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Tripling-oriented Doche–Icart–Kohel curve

The tripling-oriented Doche–Icart–Kohel curve is a form of an elliptic curve that has been used lately in cryptography; it is a particular type of Weierstrass curve. At certain conditions some operations, as adding, doubling or tripling points, are faster to compute using this form. The Tripling oriented Doche–Icart–Kohel curve, often called with the abbreviation 3DIK has been introduced by Christophe Doche, Thomas Icart, and David R. Kohel in [1]

Contents

DefinitionEdit

 
A tripling-oriented Doche–Icart–Kohel curve of equation  

Let   be a field of characteristic different form 2 and 3.

An elliptic curve in tripling oriented Doche–Icart–Kohel form is defined by the equation:

 

with  .

A general point P on   has affine coordinates  . The "point at infinity" represents the neutral element for the group law and it is written in projective coordinates as O = (0:1:0). The negation of a point P = (xy) with respect to this neutral element is −P = (x, −y).

The group lawEdit

Consider an elliptic curve in the Tripling-oriented Doche-Icart-Kohel form in affine coordinates:

 

As in other forms of elliptic curves, it is possible to define some "operations" between points, such as adding points, or doubling (See also The group law). In the following sections formulas to add, negate and doubling points are given. The addition and doubling formulas are often used for other operations: given a point P on an elliptic curve it is possible to compute [n]P, where n is an integer, using addition and doubling; computing multiples of points is important in elliptic curve cryptography and in Lenstra elliptic curve factorization.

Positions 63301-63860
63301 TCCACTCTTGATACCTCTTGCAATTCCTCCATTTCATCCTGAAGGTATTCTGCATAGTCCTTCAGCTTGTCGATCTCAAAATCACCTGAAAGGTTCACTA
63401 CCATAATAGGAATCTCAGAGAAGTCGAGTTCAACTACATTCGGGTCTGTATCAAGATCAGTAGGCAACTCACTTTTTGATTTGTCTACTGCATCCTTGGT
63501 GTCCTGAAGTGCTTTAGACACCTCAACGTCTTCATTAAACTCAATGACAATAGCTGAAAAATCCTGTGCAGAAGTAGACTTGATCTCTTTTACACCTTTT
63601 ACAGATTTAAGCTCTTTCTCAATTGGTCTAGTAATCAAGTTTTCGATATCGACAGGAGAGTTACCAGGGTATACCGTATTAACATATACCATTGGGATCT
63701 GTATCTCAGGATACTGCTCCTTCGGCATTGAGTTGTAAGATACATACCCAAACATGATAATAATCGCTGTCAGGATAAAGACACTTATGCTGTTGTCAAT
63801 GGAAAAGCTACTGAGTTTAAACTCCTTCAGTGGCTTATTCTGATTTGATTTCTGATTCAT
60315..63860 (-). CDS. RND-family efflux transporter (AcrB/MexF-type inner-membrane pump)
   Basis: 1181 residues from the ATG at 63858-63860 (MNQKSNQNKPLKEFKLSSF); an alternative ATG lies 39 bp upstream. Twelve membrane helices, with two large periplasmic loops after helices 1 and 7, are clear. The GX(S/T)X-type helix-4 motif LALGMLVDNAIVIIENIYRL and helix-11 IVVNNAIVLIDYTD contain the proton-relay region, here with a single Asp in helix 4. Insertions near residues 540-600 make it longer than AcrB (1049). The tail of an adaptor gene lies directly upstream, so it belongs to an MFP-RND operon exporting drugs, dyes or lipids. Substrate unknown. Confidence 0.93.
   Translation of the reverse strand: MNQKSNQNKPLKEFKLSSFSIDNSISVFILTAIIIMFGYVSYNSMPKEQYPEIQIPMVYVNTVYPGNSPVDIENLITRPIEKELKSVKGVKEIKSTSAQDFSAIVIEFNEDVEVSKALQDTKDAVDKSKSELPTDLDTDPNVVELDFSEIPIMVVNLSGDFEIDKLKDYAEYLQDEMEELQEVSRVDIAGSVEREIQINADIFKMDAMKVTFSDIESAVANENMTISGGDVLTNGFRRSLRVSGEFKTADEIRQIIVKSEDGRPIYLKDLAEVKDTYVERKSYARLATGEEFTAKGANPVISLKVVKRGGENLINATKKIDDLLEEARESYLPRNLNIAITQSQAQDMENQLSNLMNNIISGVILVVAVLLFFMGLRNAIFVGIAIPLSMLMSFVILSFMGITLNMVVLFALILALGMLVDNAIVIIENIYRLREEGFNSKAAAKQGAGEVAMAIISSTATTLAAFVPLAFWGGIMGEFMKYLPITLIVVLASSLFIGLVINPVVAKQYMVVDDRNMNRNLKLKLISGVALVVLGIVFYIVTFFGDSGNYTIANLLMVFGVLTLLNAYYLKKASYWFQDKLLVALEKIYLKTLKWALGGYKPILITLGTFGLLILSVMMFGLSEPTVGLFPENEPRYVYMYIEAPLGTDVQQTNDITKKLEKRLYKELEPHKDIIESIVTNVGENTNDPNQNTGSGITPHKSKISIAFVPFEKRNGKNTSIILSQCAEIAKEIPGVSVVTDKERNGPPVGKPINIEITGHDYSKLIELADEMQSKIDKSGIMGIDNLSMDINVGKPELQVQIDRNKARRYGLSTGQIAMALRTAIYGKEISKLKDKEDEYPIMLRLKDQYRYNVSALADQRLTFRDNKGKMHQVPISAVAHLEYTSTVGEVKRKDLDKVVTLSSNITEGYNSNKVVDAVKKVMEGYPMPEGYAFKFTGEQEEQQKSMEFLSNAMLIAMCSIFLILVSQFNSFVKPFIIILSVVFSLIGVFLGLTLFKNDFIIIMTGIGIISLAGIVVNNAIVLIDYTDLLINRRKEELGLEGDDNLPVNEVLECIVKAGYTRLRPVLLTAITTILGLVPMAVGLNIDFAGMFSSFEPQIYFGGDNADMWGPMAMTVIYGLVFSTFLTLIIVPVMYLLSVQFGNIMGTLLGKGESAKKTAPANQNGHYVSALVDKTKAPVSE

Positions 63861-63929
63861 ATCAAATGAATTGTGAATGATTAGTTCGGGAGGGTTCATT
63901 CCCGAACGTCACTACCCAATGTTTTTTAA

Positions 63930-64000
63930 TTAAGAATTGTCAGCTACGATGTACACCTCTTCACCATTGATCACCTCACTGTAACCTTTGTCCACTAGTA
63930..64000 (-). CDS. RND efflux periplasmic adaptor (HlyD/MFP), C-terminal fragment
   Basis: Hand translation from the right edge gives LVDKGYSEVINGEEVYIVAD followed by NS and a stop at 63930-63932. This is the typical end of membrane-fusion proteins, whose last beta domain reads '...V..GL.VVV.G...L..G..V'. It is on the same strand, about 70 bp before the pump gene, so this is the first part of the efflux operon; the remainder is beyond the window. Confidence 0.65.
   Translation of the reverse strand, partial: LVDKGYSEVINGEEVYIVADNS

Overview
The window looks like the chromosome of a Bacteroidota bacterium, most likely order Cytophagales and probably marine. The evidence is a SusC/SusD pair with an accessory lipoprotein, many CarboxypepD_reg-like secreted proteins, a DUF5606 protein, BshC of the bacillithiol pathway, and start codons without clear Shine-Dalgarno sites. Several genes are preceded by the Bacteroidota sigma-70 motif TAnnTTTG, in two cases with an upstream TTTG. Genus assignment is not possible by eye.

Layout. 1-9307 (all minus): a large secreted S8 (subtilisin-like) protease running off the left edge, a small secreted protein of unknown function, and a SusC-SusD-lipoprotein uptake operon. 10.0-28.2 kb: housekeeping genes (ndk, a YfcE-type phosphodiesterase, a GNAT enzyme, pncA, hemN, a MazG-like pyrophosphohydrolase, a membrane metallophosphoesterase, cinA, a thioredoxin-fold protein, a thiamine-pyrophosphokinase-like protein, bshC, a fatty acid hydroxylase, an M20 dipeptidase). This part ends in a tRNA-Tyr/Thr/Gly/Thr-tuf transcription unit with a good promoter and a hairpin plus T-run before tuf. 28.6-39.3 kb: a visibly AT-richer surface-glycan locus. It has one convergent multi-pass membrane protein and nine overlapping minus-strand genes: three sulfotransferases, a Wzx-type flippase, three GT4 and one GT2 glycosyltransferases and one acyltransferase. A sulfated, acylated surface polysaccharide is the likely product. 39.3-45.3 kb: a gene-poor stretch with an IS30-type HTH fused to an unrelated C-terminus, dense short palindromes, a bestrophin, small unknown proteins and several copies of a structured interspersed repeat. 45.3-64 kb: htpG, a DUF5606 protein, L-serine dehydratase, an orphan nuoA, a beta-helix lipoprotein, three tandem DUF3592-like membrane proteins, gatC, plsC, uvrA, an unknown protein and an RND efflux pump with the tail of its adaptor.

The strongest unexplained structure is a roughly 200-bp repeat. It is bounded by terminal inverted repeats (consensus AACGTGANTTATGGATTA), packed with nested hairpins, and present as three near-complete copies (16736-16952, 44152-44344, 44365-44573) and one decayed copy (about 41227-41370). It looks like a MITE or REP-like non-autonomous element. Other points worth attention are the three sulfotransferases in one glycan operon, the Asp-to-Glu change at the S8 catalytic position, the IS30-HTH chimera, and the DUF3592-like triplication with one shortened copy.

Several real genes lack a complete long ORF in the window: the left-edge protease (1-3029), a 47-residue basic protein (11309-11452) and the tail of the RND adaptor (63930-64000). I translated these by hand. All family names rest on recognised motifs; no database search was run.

AdditionEdit

Given   and   on  , the point   has coordinates:

 

DoublingEdit

Given a point   on  , the point   has coordinates:

 

NegationEdit

Given a point   on  , its negation with respect to the neutral element   is  .

There are also other formulas given in [2] for Tripling-oriented Doche–Icart–Kohel curves for fast tripling operation and mixed-addition.

New Jacobian coordinatesEdit

For computing on these curves points are usually represented in new Jacobian coordinates (Jn):

a point in the new Jacobian coordinates is of the form  ; moreover:

 

for any  .

This means, for example, that the point   and the point   (for  ) are actually the same.

So, an affine point   on   is written in the new Jacobian coordinates as  , where   and  ; in this way, the equation for   becomes:

 

The term   of a point on the curve makes the mixed addition (that is the addition between two points in different systems of coordinates) more efficient.

The neutral element in new Jacobian coordinates is  .

Algorithms and examplesEdit

AdditionEdit

The following algorithm represents the sum of two points   and   on an elliptic curve in the Tripling-oriented Doche-Icart-Kohel form. The result is a point  . It is assumed that   and that  . The cost of this implementation is 7M + 4S + 1*a3 + 10add + 3*2 + 1*4, where M indicates the multiplications, S the squarings, a3 indicates the multiplication by the constant a3, add represents the number of additions required.